OPINION: Outlying states need their MPs to step up, but ministerial experience on both sides is a bit thin this time around.
Outlying states need their MPs to step up, but ministerial experience on both sides is a bit thin this time around.
Regardless of which side emerges victorious at the federal election, a burning question remains: who will promote Western Australia most effectively in Canberra over the next three years?
Julie Bishop’s departure as the MP for Curtin is especially significant because of her seniority as deputy leader of the Liberal Party and minister of foreign affairs.
The retiring Michael Keenan (Stirling) also had long ministerial experience, including in justice and human services.
Mathias Cormann is the Liberal Senate leader, which gives him some clout.
But there appears to be precious little experience coming up behind him, which makes the contest in the marginal seat of Pearce, in which Attorney General Christian Porter is fighting for his political life, even more significant.
On the other side, how many WA Labor members would Bill Shorten, as the prime minister, have on his front bench of about 30 members?
The member for Brand, Madeleine King, is WA's only current representative, as shadow minister for consumer affairs.
For reasons of geography and numbers, outlying states need a champion in Canberra to ensure they get an equitable share of the spoils dished out by the government.
South Australia has had two unashamed champions over the past 35 years – Labor's Mick Young in the Hawke government, and the retiring Liberal Christopher Pyne.
They lobbied successfully for naval projects worth billions of dollars for their state.
WA's most obvious promoter has been the governor, Kim Beazley.
As defence minister he oversaw the Hawke government's expansion of HMAS Stirling, which has been accompanied by the development of a very successful defence oriented ship building and maintenance operation.
Before the development, south of Fremantle, about the only defence contract issued to WA companies had been for cups and plates for the services made by Brisbane and Wunderlich.
So who will step up for WA?
Mr Shorten has said at least one WA member will be on his front bench. One out of 30 is hardly satisfactory for a state which generates the bulk of the nation's exports and occupies a third of the its land mass.
Senator Pat Dodson has been touted as suited to take on the Aboriginal affairs portfolio.
But who else? Ms King should retain her position and be joined by at least one other colleague – the member for Burt, Matt Keogh perhaps, or Perth MP Patrick Gorman.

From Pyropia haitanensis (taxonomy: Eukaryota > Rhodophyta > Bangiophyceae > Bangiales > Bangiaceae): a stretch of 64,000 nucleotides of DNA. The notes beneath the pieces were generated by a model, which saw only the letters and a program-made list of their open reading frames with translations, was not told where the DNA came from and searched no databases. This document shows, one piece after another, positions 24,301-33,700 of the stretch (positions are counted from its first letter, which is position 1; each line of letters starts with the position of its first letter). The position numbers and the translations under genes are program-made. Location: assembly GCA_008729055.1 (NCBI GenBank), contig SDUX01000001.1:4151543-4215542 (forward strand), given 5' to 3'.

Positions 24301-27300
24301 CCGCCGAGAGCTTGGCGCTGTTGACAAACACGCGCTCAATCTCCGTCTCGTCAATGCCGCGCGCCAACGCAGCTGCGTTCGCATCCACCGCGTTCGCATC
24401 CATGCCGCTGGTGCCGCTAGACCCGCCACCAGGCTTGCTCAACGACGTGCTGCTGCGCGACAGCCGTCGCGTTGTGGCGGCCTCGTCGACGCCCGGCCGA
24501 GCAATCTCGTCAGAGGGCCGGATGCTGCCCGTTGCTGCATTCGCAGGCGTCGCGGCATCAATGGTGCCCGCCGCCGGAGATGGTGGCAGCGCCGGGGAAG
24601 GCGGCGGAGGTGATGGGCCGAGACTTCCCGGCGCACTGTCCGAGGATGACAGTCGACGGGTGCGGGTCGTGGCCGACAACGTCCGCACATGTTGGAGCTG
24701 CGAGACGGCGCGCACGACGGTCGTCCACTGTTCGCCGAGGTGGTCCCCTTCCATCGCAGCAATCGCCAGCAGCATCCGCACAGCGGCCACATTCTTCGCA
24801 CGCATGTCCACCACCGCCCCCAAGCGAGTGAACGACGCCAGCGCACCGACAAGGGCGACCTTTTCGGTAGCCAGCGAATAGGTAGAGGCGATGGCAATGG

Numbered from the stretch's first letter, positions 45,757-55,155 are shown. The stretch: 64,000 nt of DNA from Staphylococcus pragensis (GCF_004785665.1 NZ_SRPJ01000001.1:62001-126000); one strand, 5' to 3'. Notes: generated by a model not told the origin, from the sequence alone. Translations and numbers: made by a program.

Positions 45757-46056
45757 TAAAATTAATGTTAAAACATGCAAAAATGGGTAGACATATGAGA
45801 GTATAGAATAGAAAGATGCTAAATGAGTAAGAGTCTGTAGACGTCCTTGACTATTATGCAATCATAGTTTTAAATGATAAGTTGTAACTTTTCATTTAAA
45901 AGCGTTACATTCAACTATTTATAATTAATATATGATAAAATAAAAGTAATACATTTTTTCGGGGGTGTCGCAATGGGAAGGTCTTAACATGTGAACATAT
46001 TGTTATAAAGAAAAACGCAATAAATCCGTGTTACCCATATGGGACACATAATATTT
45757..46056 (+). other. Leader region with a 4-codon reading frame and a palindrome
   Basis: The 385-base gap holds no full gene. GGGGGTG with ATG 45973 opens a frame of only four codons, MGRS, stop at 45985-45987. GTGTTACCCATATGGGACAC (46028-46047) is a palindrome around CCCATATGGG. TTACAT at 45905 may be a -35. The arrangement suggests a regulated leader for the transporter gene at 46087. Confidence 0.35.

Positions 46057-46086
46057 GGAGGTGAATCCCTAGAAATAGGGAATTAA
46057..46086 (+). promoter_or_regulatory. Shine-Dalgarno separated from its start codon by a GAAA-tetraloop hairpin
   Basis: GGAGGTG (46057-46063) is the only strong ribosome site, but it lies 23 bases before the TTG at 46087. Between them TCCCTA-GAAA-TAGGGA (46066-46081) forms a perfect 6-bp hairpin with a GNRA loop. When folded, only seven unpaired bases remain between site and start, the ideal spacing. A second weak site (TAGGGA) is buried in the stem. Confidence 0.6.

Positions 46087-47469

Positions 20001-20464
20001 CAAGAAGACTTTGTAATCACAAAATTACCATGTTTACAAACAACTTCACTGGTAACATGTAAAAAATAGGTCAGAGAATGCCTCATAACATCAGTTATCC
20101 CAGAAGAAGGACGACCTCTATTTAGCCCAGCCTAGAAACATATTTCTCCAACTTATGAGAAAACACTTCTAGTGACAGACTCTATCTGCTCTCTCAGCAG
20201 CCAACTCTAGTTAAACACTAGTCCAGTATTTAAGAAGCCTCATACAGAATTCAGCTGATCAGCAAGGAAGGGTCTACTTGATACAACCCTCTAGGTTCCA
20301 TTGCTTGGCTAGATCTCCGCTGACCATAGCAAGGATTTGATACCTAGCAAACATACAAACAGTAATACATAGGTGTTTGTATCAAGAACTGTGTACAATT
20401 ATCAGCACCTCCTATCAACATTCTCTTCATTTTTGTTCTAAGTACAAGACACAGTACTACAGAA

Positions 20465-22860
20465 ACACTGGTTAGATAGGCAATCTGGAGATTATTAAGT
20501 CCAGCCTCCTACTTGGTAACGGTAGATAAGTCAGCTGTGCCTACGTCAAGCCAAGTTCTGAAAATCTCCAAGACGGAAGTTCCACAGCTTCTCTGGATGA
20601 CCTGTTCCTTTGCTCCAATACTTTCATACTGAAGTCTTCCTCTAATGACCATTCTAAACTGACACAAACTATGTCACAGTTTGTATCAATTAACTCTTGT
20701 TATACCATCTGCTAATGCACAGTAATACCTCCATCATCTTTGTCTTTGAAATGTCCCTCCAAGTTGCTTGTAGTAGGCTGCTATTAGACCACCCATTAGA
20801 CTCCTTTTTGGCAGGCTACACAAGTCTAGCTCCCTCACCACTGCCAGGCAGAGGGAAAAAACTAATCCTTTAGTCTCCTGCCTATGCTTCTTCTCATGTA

The Liberal ranks, after Senator Cormann and Mr Porter, are also thin.
Senator Linda Reynolds has been suggested for a key defence role, but Durack MP Melissa Price, has been invisible in the sensitive environment ministry, with Senator Michaelia Cash slightly more active in her industrial relations role.
Would WA’s next champion in Canberra, regardless of party affiliation, please come forward.
Lose one to win one?
It was the night of the 2013 state election, and as the votes were being counted and posted on the WA Electoral Commission's website, Labor Party leader Mark McGowan realised it was the time to make the obligatory phone call.
“I called the premier, Colin Barnett, to congratulate him on his convincing victory, leading his government to a second term,” he said.
“Colin was appreciative and said something along the lines that ‘as I have learned, you have to lose one to win one’,” Mr McGowan said.
“It stuck in my mind and made me even more determined to lead Labor to power at the next opportunity, in 2017.
“Colin might regret having said it now.”
Having to lose one to win one has become a feature of WA elections.
Labor's Geoff Gallop lost to Liberal Richard Court in 1996, then turned the tables in 2001. And, after losing to Dr Gallop in 2005, Mr Barnett defeated Labor's Alan Carpenter in the 2008 early election, and won again in 2013 against Mr McGowan.
There has been a similar pattern in recent federal polls, with Tony Abbott leading the coalition to victory in 2013 after losing to Labor's Julia Gillard in 2010.
Labor's Bill Shorten, who narrowly lost to Malcolm Turnbull in 2016, will be hoping the trend persists when he goes head to head with the Prime Minister Scott Morrison on May 18.